Residents of Laveen are ready for the South Mountain Loop 202 Freeway to be built.
Hundreds of them showed up to a meeting at Cesar Chavez High School on Thursday, May 16 to organize their comments on the Arizona Department of Transportation’s Draft Environmental Impact Statement and better advocate for the freeway to be built.
Members of the Gila River Indian Community and the No South Mountain Freeway group also attended the meeting to protest the freeway and ask some uncomfortable questions of Phoenix City Councilman Michael Nowakowski and State Rep. Ruben Gallego, who hosted the meeting.
Gallego and Nowakowski admitted having a personal interest in the freeway being built.
“When you’re dealing with something this big, which is a billion-dollar construction project and there’s going to be businesses that go up and down related to this,” Gallego said. “I’m sure, yes, I have a lot of donors from the Laveen area and many are small business owners that will benefit from it indirectly. So I may have received a $400 donation for my campaign. Is that going to affect if I support the highway? No. I’ve been a supporter of the highway since I was a staffer at the city. It’s a platform I ran on.”
Comments made during the meeting were focused on the economic impacts the freeway would have for the Laveen area. Nowakowski stated that there are plans for a hospital, a mall, restaurants and shops, but that all the plans are dependent on the South Mountain Freeway being built. He said the shops and businesses won’t come unless there’s a possibility that residents from other parts of the Valley could be attracted to the area.
“There’s some magic number over 50,000 roof tops that attract the malls and movie theatres,” Nowakowski said. “We’re at about 40,000 right now so we’re 10,000 short but if we add this freeway that adds the Ahwatukee area. Those rooftops would be within that 10-mile radius that they look for to build those retail spaces.”
One Gila River Indian Community (GRIC) youth stood and asked how attendees felt about destroying such a religiously significant site. His question was addressed by a Laveen resident.
“I’m terribly saddened to see this kind of fracture,” said Jennifer Nelson. “My personal opinion is I don’t think this will kill any cultures or communities. I have a very dear friend of mine from a tribe in Oklahoma. I have attended powwows there and seen how sacredly land can be treated. I have seen what sacred land is and how it’s used. Unfortunately, my personal opinion is I don’t see it being treated as sacred land.”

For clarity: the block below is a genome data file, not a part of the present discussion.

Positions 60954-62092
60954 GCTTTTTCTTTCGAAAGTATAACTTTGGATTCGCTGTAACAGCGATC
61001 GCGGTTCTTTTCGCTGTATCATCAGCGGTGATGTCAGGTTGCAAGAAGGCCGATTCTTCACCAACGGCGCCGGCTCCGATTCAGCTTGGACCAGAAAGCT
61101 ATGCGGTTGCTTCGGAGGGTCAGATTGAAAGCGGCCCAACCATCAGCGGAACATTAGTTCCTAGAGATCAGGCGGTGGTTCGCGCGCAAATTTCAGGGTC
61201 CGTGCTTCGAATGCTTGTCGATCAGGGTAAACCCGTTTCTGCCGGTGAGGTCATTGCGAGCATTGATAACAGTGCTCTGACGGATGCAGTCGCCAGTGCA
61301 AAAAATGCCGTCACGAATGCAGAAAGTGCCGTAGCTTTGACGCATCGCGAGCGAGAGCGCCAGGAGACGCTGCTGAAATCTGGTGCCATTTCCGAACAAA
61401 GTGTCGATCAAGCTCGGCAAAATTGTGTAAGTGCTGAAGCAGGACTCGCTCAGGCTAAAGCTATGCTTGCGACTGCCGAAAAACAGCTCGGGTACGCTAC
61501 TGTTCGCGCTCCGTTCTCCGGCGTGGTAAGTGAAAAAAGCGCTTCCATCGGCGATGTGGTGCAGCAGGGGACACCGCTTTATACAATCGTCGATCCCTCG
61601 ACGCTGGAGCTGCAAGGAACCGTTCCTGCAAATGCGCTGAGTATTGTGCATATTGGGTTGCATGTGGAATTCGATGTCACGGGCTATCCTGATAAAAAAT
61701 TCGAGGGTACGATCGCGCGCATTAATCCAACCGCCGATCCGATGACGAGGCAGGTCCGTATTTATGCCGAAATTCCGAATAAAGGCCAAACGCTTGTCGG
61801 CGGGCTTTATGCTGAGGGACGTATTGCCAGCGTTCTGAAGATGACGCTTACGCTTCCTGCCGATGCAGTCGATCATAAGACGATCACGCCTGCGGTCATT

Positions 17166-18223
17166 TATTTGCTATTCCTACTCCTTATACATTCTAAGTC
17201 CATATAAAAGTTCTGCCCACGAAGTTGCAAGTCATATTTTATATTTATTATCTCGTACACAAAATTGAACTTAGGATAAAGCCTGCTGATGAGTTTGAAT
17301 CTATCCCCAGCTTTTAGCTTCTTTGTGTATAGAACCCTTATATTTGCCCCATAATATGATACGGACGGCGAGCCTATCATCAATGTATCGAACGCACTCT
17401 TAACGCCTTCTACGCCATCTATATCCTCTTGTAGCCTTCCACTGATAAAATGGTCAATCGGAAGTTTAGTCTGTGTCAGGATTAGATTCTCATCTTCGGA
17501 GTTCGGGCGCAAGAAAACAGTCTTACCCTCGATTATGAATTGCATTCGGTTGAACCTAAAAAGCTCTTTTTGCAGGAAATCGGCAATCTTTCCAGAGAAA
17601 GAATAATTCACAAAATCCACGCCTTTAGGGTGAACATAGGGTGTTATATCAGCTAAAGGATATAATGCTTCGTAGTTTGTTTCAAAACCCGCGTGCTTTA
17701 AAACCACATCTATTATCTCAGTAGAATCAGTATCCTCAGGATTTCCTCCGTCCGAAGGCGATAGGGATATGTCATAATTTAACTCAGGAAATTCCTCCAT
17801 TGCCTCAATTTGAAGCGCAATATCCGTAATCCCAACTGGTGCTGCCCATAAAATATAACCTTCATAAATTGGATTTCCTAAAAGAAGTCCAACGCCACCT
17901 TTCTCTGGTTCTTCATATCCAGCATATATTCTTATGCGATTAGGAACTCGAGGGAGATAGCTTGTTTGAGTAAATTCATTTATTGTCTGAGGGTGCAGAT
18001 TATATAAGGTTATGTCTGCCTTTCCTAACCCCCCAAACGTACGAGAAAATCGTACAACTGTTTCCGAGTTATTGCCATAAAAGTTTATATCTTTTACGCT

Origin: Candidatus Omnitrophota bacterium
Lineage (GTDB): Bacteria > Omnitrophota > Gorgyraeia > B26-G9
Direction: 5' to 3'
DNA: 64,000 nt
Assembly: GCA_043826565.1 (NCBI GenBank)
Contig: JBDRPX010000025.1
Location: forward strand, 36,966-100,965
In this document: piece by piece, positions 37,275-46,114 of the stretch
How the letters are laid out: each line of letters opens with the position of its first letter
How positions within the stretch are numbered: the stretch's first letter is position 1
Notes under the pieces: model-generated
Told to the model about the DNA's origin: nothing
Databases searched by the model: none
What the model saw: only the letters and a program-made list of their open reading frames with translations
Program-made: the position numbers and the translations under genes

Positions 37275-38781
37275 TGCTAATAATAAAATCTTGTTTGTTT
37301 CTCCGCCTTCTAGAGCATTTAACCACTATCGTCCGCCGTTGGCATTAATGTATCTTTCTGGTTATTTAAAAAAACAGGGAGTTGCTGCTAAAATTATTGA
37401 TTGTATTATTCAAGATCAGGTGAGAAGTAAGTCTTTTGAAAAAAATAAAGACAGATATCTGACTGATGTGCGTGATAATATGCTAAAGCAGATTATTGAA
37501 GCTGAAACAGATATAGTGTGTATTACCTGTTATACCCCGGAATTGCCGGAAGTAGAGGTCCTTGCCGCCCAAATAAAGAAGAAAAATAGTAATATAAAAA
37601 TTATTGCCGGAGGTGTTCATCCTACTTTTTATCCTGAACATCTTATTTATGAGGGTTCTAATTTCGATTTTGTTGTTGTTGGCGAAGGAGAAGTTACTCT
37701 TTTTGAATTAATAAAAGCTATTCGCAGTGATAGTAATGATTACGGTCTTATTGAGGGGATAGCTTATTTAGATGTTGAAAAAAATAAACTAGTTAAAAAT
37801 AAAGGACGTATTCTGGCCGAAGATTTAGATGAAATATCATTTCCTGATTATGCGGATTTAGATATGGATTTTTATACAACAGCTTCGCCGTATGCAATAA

Nelson said she has seen only crime and addiction coming from casinos on the reservation. She said though she will live close to the freeway, if it were built on 59th Avenue she believes the freeway will be a compromise for the greater good.
When it comes to environmental impacts of the freeway, Gallego explained that most particulate matter in Laveen comes from unregulated farms kicking up dust. He repeated what is explained in the Draft Environmental Impact Statement (DEIS) that the freeway will help with vehicle pollution by reducing vehicle congestion on local freeways.
During the meeting, Nowakowski’s staff presented information on a poll recently conducted by High Ground. According to the poll, when 400 Maricopa County voters were questioned results showed 64.3 percent favored building the South Mountain Freeway. Three hundred voters in Ahwatukee and Laveen were asked the same question and 59 percent supported the freeway. Thirty-five percent opposed the project.
The meeting was meant to prepare Laveen residents to give positive comments about the freeway during the Arizona Department of Transportation’s all-day public hearing on Tuesday, May 21. ADOT will be taking public comments about the freeway and the recently released DEIS through July 24. For more information on how to submit a comment or to view the DEIS, visit southmountainfreeway.com.
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